FOI to apply to Registered Social Landlords from November 2019



Housing associations in Scotland will come under the Freedom of Information (FOI) Act from November this year, the Scottish Government has announced.

The move was outlined when an Order cited as the Freedom of Information (Scotland) Act 2002 (Designation of Persons as Scottish Public Authorities) Order 2019 was published last week.

Subject to Parliamentary approval the Order will come into effect on 11 November 2019, with the government intending to review its impact after a year.

As proposed, any housing association function relating to Scottish Secure Tenancies (and Short SSTs) will be covered by the Bill. This means, for example, that repairs services will be covered regardless of whether they are provided by the housing association or a subsidiary.

Crucially, the legislation will not apply to factoring services, a position advocated by the Glasgow and West of Scotland Forum of Housing Associations (GWSF), the Scottish Federation of Housing Associations (SFHA) and Wheatley Group.

GWSF had argued that it would not be appropriate for housing association factoring services to be subject to FOI when private factoring services were not.

In its conclusions following consultation on the draft Order to extend the coverage of FOI legislation to registered social landlords and their subsidiaries, the Scottish Government said: “Both the SFHA and Wheatley Group raised concerns about the proposed breadth of the order, which, they felt at least theoretically, could capture everything done by both RSLs and RSL subsidiaries (irrespective of whether or not the Scottish Housing Regulator (SHR) exercised any regulatory responsibility).

“In noting that aligning the Order to functions regulated by the SHR might be ‘convenient’, GWSF considered that there was no particular logic to this in relation to a service such as factoring as this was not a public service unlike mainstream housing association landlord services.”

Governance and finance information provided to the Scottish Housing Regulator will also be covered.

The Scottish Government added: “As noted above, the premise of the proposed Order was to align designation and the statutory right of access to information to the oversight and regulatory role of the SHR, as set out in section 3 of the Housing (Scotland) Act 2010.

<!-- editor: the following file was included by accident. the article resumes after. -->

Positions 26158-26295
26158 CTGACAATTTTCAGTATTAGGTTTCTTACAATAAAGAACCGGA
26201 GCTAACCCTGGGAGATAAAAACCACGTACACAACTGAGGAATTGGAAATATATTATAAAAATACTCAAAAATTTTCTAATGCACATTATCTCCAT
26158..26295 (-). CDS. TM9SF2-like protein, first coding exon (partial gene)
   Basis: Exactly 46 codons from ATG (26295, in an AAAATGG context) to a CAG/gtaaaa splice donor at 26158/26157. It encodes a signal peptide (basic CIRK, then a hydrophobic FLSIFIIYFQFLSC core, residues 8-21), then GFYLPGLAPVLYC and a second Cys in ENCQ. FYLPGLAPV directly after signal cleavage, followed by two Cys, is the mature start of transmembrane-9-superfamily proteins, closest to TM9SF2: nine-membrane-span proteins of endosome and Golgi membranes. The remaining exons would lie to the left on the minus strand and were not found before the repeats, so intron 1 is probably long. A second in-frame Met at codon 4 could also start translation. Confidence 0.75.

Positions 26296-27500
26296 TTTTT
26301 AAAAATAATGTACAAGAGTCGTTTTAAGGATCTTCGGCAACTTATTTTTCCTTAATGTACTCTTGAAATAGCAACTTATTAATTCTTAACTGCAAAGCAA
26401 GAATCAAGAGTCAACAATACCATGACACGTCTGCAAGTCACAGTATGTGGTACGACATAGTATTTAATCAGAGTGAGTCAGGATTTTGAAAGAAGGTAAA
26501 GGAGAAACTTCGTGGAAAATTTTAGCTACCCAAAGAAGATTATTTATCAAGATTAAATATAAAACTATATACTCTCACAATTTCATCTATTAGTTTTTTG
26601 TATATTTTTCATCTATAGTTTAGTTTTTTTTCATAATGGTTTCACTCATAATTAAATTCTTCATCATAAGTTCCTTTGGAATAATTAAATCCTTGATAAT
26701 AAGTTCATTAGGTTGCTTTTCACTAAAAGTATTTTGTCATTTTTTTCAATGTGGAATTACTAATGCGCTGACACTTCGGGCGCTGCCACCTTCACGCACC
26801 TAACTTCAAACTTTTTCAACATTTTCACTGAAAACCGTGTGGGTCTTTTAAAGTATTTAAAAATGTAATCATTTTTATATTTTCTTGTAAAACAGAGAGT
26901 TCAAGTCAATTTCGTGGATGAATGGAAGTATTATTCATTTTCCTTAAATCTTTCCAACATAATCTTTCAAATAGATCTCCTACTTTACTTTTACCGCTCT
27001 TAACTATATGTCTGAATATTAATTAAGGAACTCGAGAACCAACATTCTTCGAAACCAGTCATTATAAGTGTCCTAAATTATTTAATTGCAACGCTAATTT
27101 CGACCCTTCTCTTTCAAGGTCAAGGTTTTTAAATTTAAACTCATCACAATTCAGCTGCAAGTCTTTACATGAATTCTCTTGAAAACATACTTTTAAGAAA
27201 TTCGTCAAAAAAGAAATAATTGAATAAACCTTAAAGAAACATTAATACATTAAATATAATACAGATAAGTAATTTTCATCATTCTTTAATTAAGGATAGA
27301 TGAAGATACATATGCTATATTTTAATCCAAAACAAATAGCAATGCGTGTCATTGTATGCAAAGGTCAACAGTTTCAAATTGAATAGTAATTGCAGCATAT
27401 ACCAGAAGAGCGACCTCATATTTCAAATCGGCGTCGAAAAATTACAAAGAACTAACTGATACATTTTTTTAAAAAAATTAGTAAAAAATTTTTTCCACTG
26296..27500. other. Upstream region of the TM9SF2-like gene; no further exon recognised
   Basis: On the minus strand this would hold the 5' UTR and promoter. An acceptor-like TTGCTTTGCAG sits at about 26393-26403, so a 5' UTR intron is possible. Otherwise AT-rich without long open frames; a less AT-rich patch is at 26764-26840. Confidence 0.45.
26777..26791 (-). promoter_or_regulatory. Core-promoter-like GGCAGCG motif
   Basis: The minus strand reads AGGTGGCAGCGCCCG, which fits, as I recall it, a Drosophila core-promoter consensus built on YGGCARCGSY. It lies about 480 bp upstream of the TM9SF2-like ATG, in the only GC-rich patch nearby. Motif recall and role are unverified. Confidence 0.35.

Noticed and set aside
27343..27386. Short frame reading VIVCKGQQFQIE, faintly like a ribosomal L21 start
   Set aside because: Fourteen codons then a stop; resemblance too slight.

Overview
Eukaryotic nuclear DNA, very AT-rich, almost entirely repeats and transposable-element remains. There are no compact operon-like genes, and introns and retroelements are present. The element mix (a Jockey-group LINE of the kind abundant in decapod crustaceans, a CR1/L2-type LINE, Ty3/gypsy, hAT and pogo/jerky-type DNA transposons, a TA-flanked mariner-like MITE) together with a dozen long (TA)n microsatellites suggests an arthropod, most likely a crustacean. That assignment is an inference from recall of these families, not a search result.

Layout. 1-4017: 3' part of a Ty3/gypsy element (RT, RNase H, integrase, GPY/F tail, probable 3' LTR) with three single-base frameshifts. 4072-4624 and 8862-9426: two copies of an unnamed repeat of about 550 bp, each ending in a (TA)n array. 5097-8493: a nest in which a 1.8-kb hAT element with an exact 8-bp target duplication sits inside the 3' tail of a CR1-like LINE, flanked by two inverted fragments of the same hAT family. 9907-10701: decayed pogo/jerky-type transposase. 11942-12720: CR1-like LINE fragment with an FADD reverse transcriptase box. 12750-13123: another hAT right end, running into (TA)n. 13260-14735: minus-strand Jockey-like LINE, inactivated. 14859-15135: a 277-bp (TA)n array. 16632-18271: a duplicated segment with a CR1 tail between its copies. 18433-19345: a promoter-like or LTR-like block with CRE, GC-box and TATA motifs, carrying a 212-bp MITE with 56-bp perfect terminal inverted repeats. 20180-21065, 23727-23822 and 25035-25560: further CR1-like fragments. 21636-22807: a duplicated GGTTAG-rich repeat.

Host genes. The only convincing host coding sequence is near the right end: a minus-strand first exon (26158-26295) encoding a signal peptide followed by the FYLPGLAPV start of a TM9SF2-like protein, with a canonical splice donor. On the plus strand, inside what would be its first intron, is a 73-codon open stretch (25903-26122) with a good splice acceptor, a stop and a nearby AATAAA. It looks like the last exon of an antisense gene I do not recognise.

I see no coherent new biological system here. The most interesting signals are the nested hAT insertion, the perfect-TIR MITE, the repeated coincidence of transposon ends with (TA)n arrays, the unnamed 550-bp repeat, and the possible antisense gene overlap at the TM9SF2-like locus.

“While the draft Order made reference to ‘housing activities’ (the first element of section 3) due to the lack of specific reference to the financial well-being and governance arrangements of RSLs (the second element of section 3), the Scottish Information Commissioner (the Commissioner) asked for clarity on this point in his consultation response.

“Given the intention to align the Order to the regulatory oversight powers of the SHR (insofar as these concern the public functions of RSLs and their subsidiaries) we accept that specific reference should be made in the Order concerning the financial well-being and standards of governance of RSLs – and that therefore information in connection with these should be within scope of the Order.

“Such reference would ensure that information about an RSLs financial well-being and governance arrangements can be asked for directly from an RSL – rather than, for example, by proxy from the SHR (which might not yet have been supplied with
the relevant information by the RSL).

“Consequently, the wording of the Order has been adjusted to ensure that information in respect of an RSLs’ financial well-being and governance arrangements will come within the scope of the Act. This is on the basis that it is a function of an RSL to provide information to the SHR to allow the SHR to monitor, assess and report on RSLs’ financial well-being and standards of governance. We would suggest that providing information to a regulator in order that the regulator can discharge its statutory functions is itself clearly a function of a public nature.”

Other provision not covered by SSTs, such as mid market rent, and care/support services, will not be subject to FOI.

The Scottish Government concluded: “It is clearly in the interests of all concerned – the RSLs (as new Scottish public authorities), potential information requesters and the Scottish Information Commissioner (as regulator) – that the Order be drafted with as much clarity as possible.

“While we would not agree with the interpretation that some have placed on the Order as subject to consultation, the Order has been revised to provide additional clarity by providing that the management of housing accommodation (paragraph (b) of the definition of housing services) is only in scope where the RSL has granted a Scottish secure tenancy or a short Scottish secure tenancy.

“This is intended to make it clear that non-social housing functions of RSLs (such as providing accommodation for private renting or at mid-market rents) are excluded from the Order.”

The Scottish Government reversed its intention not to extend the Freedom of Information legislation to housing associations in November 2015, though the process has been subject to delays.

It consulted on proposals to designate RSLs as public authorities for the purposes of the Act between December 2016 and February 2017.

Following consideration of the responses a further consultation was undertaken on the terms of a draft order proposing to extend FOISA to RSLs, as well as RSL subsidiaries, on the basis of aligning information access rights to the existing powers of regulation and oversight exercised by the Scottish Housing Regulator. This second consultation ran from 6 December 2017 to 7 March 2018.



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